Jean Asselborn, the foreign minster of Luxembourg, which holds the E.U.’s rotating presidency until the end of the year, urged skeptics to rethink their opposition on expanding Frontex’s powers, claiming it’s in everyone’s interest to preserve the Schengen zone. “That’s why we’ve got to think about how we can supplant national authority with European authority,” Mr. Asselborn said.

Germany and France are also trying to drum up support for the plan despite the accompanying debate about sovereignty.

Policymakers in Berlin are discussing emergency backup plans in the event E.U. leaders fail to agree on the proposal. They’re doing so despite Chancellor Angela Merkel’s committment to Schengen and rejection of any unilateral action, which she underscored at a congress of her Christian Democrats this week.

Government sources in Berlin say the country’s own borders must be secured and are paying close attention to the Netherlands, which is exploring the idea of creating a core Schengen area. The pressing question is, a German official told Handelsblatt, how much time remains for the European Union to come up with a pan-European solution.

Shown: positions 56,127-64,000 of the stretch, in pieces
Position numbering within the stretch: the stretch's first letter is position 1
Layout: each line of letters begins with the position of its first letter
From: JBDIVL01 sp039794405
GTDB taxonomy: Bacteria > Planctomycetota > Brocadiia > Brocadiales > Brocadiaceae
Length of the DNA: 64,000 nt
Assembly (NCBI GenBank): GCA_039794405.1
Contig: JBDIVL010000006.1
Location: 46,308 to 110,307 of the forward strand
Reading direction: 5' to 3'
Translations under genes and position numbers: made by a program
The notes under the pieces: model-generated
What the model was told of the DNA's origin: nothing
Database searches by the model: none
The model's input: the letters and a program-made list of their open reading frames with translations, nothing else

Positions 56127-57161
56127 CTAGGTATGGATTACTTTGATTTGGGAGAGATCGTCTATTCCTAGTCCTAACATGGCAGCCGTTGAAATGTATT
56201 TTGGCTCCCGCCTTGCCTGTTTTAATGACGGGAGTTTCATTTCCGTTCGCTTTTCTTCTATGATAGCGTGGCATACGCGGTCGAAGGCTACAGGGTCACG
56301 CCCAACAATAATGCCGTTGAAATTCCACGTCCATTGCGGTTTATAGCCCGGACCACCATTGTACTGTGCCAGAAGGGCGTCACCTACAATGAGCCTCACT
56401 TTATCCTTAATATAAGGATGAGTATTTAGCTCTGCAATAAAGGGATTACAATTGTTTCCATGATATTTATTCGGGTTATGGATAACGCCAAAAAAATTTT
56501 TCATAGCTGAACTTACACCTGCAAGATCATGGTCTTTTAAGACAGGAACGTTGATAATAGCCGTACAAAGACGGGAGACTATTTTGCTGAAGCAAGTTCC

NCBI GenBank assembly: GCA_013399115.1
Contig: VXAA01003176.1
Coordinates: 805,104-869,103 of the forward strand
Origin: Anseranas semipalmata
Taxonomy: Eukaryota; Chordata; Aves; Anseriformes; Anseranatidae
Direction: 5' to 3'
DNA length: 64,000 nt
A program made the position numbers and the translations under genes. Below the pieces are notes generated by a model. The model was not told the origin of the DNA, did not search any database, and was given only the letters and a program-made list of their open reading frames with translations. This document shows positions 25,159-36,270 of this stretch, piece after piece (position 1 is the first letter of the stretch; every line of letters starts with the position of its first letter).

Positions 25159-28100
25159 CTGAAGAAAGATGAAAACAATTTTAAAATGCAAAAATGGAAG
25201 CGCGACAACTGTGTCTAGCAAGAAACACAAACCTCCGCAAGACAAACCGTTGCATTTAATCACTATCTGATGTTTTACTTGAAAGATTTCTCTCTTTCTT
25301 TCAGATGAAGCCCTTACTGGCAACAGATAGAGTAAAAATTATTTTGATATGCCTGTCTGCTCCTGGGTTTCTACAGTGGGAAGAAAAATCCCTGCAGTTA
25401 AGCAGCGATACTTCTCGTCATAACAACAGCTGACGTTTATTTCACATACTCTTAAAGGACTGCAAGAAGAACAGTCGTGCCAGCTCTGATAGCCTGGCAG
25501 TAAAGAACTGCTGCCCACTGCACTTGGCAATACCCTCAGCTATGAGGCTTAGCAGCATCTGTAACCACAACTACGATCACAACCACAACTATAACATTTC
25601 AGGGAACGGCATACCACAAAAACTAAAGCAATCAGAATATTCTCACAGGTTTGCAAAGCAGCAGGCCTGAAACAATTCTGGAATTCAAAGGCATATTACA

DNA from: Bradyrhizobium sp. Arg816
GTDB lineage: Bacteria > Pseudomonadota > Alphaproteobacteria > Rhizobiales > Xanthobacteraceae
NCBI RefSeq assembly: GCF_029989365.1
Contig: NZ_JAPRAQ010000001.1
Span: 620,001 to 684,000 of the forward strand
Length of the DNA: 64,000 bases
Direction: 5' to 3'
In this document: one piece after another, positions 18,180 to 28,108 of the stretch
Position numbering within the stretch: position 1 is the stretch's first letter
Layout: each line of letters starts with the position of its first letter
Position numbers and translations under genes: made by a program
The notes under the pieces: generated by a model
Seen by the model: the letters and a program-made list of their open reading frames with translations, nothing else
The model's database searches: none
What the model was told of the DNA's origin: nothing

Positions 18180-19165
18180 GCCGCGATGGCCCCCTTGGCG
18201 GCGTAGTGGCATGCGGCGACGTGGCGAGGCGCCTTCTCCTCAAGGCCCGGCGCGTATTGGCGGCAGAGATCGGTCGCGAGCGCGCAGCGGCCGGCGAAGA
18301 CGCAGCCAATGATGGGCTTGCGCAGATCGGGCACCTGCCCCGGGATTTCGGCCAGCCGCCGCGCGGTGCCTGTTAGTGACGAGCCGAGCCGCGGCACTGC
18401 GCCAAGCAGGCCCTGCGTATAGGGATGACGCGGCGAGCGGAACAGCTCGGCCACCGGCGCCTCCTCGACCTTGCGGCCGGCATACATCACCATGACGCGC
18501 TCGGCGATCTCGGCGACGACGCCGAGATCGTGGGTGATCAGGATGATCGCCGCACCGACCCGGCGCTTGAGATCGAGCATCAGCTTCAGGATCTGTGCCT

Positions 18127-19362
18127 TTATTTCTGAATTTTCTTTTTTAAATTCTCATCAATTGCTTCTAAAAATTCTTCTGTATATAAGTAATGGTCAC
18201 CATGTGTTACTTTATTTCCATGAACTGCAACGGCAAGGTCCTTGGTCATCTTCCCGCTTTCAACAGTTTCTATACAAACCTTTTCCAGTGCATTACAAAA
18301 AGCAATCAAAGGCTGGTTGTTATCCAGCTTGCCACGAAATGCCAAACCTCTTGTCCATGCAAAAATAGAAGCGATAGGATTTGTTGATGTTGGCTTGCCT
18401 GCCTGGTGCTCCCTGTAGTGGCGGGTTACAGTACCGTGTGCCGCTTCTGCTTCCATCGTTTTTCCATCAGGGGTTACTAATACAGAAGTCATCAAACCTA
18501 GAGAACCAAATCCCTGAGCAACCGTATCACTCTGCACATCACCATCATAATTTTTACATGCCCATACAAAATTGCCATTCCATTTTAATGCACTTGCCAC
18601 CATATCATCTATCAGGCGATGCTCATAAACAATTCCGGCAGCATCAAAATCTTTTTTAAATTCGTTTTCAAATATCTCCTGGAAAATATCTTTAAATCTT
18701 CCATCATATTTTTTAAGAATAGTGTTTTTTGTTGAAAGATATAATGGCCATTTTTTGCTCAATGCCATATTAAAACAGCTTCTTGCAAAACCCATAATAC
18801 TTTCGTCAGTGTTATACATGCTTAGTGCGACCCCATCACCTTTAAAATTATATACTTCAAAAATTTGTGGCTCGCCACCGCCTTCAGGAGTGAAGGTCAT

Massive Influx of Refugees-01 asylum seekers Nov 2015

 

Greece, in particular, has provoked a tougher stance from its European partners, pointing to the various difficulties of working with Frontex. Athens has still not made any official comment on the proposals to reinforce the agency. Government sources have pointed out that the country has already been forced to surrender much of its sovereignty to creditors as a result of its financial crisis and is now concerned about relinquishing control over protecting its borders at well.